As soon as it was light the next morning, all hands were set at work to catch and saddle the mules. I tenn for the first time discovered that the mules were nothing but poor, wild, and unbroken colts, many of them but two years old, and that a large number of them had the horse distemper; some 40 or 50 of the lot were too near dead to travel, and had to be left at the landing; 10 or 12 died before we started, and such of them as could be rode at all were so wild and unmanageable that it took us all that day and a part of the next to catch and break them before we could move out across the country; but in the mean time I had sent out several parties to gather in horses and mules, and they had been successful in getting about 150 very good animals, but mostly barefooted.
On the 13th, the command left Palmyra and marched about 15 miles in na southwesterly direction, and encamped on Yellow Creek. My scouting parties did not succeed in finding many horses or mules. The people had got warning of our movements, and the stock was mostly run off.
Early the next morning we resumed our march, and arrived at Fort Henry about noon on the 15th. We had scoured the country as far south as it was safe, on account of the proximity of a large force of the enemy, under [T. G.] Woodward, and although about 100 of the mules gave out and had to be left behind on our march, yet when we reached Fort Henry our animals numbered about 1,250. Those that we had collected in the country were mostly in good condition, but were nearly all barefooted. Contrary to my expectations the boats had not arrived, nor did they reach there until the evening of the 16th, having been delayed in getting the rations and forage above referred to.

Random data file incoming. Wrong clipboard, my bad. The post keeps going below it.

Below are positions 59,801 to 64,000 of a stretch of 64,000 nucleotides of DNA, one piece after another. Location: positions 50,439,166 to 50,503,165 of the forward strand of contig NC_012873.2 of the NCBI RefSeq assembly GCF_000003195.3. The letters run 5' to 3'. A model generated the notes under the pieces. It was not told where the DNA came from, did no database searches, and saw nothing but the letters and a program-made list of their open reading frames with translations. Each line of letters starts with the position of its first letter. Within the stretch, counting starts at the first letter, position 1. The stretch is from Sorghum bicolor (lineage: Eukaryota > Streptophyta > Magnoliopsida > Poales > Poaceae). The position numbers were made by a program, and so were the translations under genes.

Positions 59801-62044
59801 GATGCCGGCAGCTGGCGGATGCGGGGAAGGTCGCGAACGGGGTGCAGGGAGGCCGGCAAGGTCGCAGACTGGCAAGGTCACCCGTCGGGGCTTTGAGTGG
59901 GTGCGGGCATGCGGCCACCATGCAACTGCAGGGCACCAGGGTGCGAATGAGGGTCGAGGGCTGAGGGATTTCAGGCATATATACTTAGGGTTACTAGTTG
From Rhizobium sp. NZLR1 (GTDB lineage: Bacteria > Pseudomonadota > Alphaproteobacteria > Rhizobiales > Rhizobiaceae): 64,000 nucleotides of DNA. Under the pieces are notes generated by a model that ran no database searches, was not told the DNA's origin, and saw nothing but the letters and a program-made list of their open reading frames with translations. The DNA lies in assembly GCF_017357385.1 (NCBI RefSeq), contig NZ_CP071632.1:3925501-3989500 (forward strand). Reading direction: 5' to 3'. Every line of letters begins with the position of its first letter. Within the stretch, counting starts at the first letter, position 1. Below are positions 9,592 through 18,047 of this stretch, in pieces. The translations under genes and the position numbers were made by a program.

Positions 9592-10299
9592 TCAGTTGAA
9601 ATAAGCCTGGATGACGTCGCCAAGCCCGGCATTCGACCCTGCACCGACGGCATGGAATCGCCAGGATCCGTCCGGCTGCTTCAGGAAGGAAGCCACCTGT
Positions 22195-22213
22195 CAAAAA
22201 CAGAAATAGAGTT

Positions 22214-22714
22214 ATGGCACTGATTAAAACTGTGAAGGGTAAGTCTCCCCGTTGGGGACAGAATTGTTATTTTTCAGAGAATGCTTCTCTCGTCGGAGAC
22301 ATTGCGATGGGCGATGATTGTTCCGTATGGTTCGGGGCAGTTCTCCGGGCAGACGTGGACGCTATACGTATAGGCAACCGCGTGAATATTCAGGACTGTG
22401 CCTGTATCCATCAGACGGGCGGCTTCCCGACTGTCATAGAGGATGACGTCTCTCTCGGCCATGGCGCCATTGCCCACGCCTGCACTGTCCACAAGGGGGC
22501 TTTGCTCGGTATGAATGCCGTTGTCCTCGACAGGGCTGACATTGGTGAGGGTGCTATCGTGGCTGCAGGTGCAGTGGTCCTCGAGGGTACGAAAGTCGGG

General Elett's Marine Brigade and two gunboats accompanied the fleet to Fort Henry, and informed me that they were ordered to proceed with me as far as Eastport, Miss. General Ellet assumed command of the fleet, and we embarked as soon as possible; but the pilots declared that at the existing low stage of water it would be unsafe to run at nights; hence we did not start until the morning of the 17th, when we steamed up the river, but, despite all my efforts to urge the fleet ahead as fast as possible, we did not reach Eastport until the afternoon of the 19th.
As soon as we arrived at Eastport, I left Colonel Lawson in command, with orders to disembark and prepare to march, while I went to see General Dodge, who, with his command (some 8,000 strong), was awaiting my arrival 12 miles up Bear River. After my interview with General Dodge, I returned to Eastport about midnight, and was informed that a stampede had occurred among the animals, and that some of them had got away.
Daylight the next morning revealed to me the fact that nearly 400 of our best animals were gone. All that day and part of the next was spent in scouring the country to recover them, but only about 200 of the lost number were recovered; the remainder fell into the hands of the enemy.
The loss of these animals was a heavy blow to my command, for besides detaining us nearly two days at Eastport and running down our stock in searching the country to recover them, it caused still further delay at Tuscumbia, to supply their places. Quite a number of the mules drawn at Nashville had to be left at Eastport, on account of the distemper before mentioned; several died before we left.
We left Eastport on the afternoon of April 21, and reached General Dodge's headquarters the following morning about 8 o'clock.
We then proceeded in rear of General Dodge's forces, which were con